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AN EVALUATIoN of ACESA’S dERIVATIVES REGULATIoN pRoVISIoNS

t is harder to imagine a more wrongheaded regulatory framework than ACESA’s deriva- tives provisions. It is ironic that, in the aer- math of an election waged and won on a theme of “change,” legislators would cast back to the era of the Charleston and rumble seats for their regulatory model. e regulatory schema of the GFA, and then the CEA, proved unworkable and unduly restrictive in the 1980s and 1990s, and if implemented in the 2000s, would prove so again. Moreover, substantively, the provisions are not economically sensible. I

E R

  • e complete restructuring of the organization

of derivatives trading presumes that the world’s largest nancial markets—the OTC derivatives markets—are in fact the largest market failures in

  • nancial history. e advocates of these sweeping

changes have identied, however, no commonly understood source of market failure, such as an externality or public good problem. Moreover, an understanding of the economics of trading makes it clear why multiple trading venues have evolved and thrived.

Potential users of derivatives are heterogeneous. Hedgers have varied risk exposures, as well as dierent risk preferences and nancial objec- tives. Speculators dier, inter alia, in their risk

tolerance, capital, information, and market views. Standardized, one-size-ts-all instruments and trading methods cannot accommodate this het- erogeneity. Customization of contracts results in a more discriminating match between product characteristics and the preferences and needs of users.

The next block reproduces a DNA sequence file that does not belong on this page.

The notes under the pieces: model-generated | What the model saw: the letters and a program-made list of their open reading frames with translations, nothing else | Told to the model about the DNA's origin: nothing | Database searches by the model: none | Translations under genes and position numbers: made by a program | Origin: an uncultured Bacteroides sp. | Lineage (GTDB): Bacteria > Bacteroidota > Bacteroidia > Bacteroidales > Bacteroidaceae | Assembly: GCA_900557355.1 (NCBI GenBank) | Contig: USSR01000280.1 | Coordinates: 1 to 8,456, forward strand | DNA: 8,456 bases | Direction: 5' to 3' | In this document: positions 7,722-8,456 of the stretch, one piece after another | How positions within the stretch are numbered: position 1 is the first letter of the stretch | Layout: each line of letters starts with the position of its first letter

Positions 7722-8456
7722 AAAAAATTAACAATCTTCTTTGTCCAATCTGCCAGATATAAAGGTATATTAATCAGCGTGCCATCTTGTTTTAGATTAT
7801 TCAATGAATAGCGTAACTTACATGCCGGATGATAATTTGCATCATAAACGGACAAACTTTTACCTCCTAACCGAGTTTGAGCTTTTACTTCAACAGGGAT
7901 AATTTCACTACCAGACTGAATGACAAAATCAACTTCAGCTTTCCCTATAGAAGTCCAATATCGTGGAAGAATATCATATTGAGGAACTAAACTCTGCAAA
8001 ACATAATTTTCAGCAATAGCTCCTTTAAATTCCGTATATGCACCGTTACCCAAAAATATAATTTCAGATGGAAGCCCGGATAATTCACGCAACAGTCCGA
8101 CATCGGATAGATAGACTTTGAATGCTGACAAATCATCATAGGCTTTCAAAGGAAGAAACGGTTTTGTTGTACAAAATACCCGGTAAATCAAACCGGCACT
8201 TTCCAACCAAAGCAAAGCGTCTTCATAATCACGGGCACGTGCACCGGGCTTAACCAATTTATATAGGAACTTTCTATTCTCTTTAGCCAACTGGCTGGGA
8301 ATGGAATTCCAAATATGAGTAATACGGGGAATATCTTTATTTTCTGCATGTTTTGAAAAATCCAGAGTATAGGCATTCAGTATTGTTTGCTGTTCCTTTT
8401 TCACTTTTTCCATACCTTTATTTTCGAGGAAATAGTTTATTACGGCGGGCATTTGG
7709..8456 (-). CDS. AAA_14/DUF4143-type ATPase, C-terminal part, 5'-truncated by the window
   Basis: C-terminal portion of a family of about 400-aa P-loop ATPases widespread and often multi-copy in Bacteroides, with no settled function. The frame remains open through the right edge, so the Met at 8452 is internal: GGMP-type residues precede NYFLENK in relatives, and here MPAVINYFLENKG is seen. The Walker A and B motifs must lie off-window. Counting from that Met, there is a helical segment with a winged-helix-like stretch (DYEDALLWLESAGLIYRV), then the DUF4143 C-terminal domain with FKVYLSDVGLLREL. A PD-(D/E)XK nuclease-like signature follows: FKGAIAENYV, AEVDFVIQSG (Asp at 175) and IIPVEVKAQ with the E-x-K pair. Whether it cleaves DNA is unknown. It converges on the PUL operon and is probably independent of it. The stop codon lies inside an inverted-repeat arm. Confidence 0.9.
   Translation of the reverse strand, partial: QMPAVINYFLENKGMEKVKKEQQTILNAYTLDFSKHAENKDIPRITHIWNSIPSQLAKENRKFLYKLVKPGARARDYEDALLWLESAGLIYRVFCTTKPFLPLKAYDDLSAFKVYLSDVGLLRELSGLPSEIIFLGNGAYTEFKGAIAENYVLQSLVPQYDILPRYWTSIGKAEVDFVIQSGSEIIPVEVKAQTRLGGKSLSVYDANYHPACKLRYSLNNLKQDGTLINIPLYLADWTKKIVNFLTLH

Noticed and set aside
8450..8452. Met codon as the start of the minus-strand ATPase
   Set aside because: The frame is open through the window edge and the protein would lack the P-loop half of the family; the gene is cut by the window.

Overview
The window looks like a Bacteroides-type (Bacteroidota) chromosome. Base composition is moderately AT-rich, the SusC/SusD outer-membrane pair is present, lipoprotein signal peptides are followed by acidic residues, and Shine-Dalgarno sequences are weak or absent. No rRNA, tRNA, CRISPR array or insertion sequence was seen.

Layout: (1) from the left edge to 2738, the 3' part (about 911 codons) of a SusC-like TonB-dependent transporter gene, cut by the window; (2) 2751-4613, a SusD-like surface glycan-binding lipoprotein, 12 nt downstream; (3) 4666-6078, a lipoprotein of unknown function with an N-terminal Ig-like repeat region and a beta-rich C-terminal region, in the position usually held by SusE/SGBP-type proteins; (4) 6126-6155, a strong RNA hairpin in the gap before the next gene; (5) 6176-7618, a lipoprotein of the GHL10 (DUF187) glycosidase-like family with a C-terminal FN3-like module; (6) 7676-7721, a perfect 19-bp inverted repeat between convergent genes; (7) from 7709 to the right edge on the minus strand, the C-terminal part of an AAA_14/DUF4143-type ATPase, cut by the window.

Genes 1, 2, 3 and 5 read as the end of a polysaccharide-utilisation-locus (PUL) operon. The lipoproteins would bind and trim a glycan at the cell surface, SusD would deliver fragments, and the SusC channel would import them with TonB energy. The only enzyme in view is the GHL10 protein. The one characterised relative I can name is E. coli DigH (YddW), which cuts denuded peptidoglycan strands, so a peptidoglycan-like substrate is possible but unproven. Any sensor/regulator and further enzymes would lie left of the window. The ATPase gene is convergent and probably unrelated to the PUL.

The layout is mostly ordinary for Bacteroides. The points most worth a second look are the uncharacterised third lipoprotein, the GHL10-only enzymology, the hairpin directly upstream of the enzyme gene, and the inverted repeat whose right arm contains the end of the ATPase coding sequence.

Exchanges specialize in the creation of standard products and in the operation of auction mar- kets to trade these products. Design of a product and operation of an auction market entail xed costs. Moreover, a primary advantage of auction markets is that they can oer substantial liquid- ity, but only if the scale of trading is suciently large. Given these xed costs, and the associated economies of scale, it is economical to create and trade a particular product if the demand to trade it is suciently high. It is not economical to cre- ate new products and the capacity to trade them if only a relatively small niche of market partici- pants trades these products.

  • e parallel development of centralized auc-

tion markets that trade standardized products and bilateral OTC markets that trade custom- ized products permits users to make trade-os based on their preferences. ey can trade stan- dardized products in liquid markets, or they can trade customized products in relatively illiquid ones. For some derivatives traders, liquidity is the

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C A p - A N d -T R A d E :

E f f I C I E N T LY R E G U L AT I N G T h E C A R b o N d E R I VAT I V E S M A R k E T

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